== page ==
The last few days have been the worst for peripheral European bonds in well over a year. Spain, Italy, Greece, and Portugal have all seen yields jump and credit spreads soar in the last week as 'faith' in Draghi appears to be faltering. The reason this is concerning is, as we explained here, in the new normal, negative feedback loops have gone and instead we have hyperbolic loops which, when broken, end much more badly than a self-correcting un-rigged market would.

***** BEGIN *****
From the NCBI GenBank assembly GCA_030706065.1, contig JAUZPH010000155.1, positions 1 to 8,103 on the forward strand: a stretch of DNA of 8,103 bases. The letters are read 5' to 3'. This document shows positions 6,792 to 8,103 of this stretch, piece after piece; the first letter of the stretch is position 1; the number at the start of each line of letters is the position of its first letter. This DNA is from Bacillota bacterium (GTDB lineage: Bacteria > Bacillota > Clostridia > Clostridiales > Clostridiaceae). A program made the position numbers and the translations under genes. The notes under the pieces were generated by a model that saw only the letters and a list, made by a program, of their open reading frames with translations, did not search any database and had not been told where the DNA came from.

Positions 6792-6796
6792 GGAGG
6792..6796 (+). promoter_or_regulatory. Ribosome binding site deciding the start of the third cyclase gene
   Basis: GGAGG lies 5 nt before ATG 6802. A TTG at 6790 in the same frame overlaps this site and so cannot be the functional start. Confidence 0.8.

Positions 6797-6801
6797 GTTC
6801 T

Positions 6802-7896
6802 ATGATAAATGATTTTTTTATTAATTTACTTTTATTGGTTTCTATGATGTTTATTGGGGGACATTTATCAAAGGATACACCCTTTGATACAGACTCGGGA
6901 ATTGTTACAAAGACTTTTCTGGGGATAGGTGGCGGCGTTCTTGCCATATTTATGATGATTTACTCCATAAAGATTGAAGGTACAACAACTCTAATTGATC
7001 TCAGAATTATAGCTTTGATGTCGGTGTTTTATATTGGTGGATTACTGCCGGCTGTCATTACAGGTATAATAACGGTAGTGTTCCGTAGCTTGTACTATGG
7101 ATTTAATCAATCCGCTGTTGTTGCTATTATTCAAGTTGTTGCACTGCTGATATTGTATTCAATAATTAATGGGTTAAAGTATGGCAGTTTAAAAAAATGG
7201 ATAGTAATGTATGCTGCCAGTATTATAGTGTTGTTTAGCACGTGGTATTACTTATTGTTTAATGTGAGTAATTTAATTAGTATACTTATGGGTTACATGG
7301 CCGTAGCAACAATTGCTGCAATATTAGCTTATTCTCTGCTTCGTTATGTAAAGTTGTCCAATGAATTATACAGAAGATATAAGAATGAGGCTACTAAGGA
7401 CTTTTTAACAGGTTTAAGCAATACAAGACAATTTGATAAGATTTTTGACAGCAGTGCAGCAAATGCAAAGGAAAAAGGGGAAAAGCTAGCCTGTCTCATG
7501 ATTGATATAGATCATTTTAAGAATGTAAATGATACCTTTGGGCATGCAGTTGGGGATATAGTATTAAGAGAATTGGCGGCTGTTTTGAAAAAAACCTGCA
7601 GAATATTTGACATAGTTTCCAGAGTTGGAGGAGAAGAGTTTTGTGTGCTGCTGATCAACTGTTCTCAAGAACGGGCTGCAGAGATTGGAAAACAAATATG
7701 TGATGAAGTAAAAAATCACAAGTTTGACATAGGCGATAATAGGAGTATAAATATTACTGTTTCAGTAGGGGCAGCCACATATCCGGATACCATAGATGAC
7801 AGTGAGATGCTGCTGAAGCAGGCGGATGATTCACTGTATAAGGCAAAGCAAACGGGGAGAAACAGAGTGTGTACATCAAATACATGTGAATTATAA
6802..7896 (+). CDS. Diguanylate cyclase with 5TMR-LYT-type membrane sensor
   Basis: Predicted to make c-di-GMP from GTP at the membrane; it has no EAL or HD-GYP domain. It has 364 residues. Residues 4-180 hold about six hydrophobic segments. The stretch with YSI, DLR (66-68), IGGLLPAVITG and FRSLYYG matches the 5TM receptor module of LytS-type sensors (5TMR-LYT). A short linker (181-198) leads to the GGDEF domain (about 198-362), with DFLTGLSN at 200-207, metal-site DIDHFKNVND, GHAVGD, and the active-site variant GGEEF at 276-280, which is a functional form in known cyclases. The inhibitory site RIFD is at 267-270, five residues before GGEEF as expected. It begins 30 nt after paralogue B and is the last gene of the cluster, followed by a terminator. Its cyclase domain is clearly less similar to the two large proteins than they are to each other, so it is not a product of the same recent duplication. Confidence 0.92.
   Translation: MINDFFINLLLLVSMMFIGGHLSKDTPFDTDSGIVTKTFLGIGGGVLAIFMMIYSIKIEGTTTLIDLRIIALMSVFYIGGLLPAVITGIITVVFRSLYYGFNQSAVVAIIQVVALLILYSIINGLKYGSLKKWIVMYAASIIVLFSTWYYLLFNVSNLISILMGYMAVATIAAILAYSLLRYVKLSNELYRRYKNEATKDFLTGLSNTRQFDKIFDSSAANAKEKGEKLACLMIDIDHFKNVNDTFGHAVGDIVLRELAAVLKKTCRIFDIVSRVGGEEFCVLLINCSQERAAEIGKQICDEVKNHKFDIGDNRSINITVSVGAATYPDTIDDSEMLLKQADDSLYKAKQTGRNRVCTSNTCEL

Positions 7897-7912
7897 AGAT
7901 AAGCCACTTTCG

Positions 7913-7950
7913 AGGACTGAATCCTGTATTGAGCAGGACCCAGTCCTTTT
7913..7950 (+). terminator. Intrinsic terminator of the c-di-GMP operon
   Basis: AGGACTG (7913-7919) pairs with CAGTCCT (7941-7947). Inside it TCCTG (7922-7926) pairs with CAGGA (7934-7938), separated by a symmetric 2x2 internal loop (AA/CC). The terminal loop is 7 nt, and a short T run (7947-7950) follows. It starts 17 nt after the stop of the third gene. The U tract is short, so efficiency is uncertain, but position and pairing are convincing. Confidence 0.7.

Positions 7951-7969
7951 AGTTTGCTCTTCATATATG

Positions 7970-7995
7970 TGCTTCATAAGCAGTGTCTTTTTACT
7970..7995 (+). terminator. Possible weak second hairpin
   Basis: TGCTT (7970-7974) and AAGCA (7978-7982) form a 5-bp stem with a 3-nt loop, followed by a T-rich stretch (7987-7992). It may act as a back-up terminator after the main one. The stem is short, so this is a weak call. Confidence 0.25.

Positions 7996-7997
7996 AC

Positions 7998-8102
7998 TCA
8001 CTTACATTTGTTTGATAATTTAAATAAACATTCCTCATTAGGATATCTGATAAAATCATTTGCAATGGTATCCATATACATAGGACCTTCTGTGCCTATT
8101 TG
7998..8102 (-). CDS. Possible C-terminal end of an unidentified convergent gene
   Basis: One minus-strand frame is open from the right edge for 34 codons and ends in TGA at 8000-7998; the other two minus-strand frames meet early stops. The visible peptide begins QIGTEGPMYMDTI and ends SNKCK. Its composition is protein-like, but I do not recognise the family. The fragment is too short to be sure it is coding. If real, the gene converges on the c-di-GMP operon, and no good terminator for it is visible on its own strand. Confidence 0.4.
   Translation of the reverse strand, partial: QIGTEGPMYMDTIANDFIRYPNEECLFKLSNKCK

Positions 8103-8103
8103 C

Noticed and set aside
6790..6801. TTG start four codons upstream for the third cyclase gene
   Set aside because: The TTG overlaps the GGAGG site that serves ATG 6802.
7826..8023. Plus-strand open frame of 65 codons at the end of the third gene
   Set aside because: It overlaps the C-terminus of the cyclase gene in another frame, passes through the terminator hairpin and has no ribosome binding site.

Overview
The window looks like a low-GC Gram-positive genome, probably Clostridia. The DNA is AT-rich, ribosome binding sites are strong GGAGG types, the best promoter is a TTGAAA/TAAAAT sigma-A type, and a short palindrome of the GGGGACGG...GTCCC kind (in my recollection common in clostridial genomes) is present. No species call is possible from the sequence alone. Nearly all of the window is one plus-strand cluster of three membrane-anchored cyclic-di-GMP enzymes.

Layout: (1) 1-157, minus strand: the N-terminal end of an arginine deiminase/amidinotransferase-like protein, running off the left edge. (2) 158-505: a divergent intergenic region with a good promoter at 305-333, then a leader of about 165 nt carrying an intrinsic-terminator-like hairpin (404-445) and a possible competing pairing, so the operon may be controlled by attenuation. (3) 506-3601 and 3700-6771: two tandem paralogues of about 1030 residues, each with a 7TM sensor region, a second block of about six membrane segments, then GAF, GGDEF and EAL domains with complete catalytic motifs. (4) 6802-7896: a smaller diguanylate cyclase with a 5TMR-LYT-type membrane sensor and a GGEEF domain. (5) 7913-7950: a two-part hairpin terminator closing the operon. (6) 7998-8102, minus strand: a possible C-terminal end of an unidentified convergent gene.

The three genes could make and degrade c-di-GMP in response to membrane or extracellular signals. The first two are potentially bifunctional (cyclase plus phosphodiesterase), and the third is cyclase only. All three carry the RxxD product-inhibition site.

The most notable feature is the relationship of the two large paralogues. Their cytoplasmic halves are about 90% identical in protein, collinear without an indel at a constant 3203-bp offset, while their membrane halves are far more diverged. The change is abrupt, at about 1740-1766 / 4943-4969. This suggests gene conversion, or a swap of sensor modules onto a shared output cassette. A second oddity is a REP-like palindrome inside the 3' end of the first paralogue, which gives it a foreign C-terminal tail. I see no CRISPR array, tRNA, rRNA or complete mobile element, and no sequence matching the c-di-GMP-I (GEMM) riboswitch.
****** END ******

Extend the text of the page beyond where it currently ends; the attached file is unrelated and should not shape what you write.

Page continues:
With Russia massing troops on the border with Ukraine, China doing the same with Vietnam, the already volatile situation in Libya and Syria imploding with every passing day, the only geopolitical variable that was missing was a martial law and/or national coup. Moments ago Thailand just declares the former and while the latter is still absent it too is likely just a moment of time. AP reports that "Thailand's army has declared martial law after six months of anti-government protests and political crisis, Associated Press said on Tuesday, citing an army statement issued in Bangkok." In other words, after not sternly not taking sides in the near civil war situation in Thailand for the longest time, the army finally picked a side: its own.